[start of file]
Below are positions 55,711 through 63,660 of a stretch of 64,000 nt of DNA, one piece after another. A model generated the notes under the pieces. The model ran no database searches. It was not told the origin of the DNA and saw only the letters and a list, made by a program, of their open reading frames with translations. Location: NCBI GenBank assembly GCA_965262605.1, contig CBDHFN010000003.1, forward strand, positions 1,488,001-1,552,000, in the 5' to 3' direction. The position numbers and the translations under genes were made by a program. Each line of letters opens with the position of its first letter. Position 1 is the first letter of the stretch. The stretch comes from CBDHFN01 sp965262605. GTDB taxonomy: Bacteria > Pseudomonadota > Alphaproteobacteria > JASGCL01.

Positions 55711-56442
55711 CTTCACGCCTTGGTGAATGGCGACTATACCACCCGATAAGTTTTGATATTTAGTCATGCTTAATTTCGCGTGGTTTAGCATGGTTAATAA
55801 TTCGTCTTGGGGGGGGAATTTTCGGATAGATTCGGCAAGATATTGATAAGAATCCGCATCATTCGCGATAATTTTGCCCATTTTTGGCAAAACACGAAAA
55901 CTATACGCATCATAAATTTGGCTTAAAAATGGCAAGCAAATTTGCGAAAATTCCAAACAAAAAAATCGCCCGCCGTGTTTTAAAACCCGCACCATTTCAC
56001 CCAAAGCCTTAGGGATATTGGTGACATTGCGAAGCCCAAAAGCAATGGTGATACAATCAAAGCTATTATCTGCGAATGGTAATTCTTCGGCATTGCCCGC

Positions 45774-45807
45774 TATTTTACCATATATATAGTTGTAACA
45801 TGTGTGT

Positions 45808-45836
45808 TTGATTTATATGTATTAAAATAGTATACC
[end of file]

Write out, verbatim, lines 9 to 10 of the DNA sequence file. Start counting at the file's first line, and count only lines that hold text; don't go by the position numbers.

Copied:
45801 TGTGTGT

Positions 45808-45836